For temperate and polar lakes, the ice cover is the most effective factor uncoupling lake water from atmospheric influences (O’Reilly et al. 2015). Its duration and the timing of ice-on and ice-off will thus regulate the lake heat budget. Recent studies found that the overall warming effect of lake summer surface temperatures might be more pronounced in ice-covered lakes, which typically warm faster than local air (e.g., O’Reilly et al. 2015). Later ice-in dates, shorter duration of ice coverage and rising air temperatures in autumn can cause longer and stronger water stratification periods (Gray and Male 1981; Thompson et al. 2009; O’Reilly et al. 2015; Weckström et al. 2016), leading to a longer separation of deeper water layers from atmospheric influences. In Piburger See, stratification intensity generally increased inter-annually and most pronouncedly from late summer to autumn, indicating extending periods of a stratified water column and leading to increasing month-specific temperatures in late summer, especially in the upper water layers. Such strong thermal stratification events uncouple the upper water layers from deep ones, with consequences for the whole water column, which warmed on average by 0.44 °C before and cooled by 0.06 °C after April 1993 (Fig. 2b). In addition to the length of the ice-free or the stratification period alone, the exact timing is considered to be crucial for the seasonal evolution of (surface) water temperatures (Piccolroaz et al. 2015). For example, in Lake Superior, lake water warmed faster than ambient air, a consequence of an early summer stratification event (Austin and Colman 2007). Similarly, very late ice-on dates and earlier ice-off dates cause a reduced isolation of the lake from the atmosphere and promote heat loss from the lake in periods when air temperature drops below lake temperature (Schertzer et al. 2003; Francis et al. 2009; Zhong et al. 2016). Such a heat loss due to missing isolation might have occurred in winters starting from 1993 and could thus explain the decreasing water temperatures from thereon in Piburger See. Generally, rates of heat loss in autumn are higher in deep lakes (Oswald and Rouse 2004), but the role of the ice cover is not known so far. Thus, we conclude that the inter-play of rising and seasonally shifting air temperatures, of changing stratification length and timing and of yearly ice-on and ice-off dates, most probably influenced the overall temperature trend of Piburger See.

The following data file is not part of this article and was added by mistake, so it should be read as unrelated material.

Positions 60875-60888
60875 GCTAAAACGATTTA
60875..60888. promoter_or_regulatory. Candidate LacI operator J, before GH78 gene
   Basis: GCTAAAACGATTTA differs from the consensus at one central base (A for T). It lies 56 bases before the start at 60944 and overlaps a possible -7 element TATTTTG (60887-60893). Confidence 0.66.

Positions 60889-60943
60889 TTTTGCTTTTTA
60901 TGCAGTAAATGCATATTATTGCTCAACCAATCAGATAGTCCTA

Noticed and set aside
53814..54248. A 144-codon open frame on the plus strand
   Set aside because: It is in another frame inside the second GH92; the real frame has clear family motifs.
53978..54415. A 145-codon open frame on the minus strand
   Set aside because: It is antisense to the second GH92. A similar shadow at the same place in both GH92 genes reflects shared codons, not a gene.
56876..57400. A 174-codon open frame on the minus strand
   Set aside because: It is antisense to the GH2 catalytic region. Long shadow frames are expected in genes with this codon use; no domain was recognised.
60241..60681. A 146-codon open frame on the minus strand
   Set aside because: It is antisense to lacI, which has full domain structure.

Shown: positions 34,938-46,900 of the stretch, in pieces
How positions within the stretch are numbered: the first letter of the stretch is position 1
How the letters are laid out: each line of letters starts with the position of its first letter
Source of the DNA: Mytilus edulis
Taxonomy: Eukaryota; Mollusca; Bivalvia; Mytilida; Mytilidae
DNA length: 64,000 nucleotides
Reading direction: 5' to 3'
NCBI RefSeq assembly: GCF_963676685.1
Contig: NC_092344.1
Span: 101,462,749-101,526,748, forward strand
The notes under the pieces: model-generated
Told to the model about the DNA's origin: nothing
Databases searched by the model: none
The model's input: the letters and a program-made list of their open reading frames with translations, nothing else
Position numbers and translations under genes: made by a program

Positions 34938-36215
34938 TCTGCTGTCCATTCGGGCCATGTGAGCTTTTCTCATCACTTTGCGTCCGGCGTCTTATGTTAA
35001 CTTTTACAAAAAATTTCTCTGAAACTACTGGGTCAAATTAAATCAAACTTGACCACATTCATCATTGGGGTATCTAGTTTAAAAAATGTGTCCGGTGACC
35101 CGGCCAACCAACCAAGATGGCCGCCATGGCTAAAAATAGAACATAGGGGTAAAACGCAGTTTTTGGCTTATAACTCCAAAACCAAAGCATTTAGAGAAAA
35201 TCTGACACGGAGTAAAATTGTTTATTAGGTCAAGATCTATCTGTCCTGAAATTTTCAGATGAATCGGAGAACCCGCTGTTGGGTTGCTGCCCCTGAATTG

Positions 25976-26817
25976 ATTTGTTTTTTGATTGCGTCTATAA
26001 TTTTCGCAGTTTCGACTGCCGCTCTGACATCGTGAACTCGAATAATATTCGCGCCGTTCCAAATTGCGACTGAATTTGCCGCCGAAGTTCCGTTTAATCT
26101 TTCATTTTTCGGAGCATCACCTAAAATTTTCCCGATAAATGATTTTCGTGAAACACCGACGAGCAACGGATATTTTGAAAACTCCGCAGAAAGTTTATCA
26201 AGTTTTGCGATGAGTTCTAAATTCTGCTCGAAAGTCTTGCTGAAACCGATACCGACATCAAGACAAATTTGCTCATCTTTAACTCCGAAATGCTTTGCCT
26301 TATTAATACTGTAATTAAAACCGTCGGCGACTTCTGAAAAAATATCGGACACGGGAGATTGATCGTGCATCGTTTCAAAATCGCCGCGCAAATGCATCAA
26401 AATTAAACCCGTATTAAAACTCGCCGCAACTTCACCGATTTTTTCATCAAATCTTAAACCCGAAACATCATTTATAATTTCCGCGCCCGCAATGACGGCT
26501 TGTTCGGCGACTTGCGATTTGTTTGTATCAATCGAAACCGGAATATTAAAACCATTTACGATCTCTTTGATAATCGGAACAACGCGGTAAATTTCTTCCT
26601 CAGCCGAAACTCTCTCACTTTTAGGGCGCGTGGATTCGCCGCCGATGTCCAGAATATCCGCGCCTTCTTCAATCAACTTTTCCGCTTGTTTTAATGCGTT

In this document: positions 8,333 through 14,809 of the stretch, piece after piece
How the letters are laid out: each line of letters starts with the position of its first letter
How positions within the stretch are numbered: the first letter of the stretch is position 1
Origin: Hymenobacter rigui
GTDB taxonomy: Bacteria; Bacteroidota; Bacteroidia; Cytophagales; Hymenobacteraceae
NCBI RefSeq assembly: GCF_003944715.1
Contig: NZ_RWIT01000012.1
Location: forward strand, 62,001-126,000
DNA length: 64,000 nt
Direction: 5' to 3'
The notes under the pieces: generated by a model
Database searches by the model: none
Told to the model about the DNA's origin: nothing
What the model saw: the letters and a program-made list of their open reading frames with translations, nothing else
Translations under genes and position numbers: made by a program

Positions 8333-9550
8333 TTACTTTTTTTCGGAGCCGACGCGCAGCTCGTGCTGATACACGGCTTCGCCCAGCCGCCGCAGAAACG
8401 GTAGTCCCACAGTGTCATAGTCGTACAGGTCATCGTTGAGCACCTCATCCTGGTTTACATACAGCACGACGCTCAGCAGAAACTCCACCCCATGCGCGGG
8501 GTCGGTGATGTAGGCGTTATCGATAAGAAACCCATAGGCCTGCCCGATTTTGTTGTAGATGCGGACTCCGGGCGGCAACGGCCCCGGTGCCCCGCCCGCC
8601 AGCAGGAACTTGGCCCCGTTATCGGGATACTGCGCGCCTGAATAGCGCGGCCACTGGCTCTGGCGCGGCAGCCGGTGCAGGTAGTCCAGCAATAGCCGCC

4.2 Month-specific warming of lake water

Water temperatures increased at a higher rate in late summer and early winter, when the air warmed most rapidly (Fig. 1c). We attribute this to the absorption of incoming long-wave radiation and heat storage during the summer and autumn period (Coats et al. 2006), leading to the extension of the stratification of Piburger See and to constant and significant warming of all water layers during winter months. Such a heat transfer due to the absorption of solar radiation and consequent heat conduction within the water column was observed in a perennially ice-covered high–arctic lake (Vincent et al. 2008), but might also be important for seasonally ice-covered and small lakes (Sharma et al. 2015; O’Reilly et al. 2015). Generally, ice formation on Piburger See is occurring later each year, as observed in several lake ecosystems in the northern hemisphere (Benson et al. 2012). We found an averaged inter-annual delay of ice formation corresponding to ~ 5 days decade−1 from 1972 to 2015, leading to an extension of the ice-free period especially in autumn.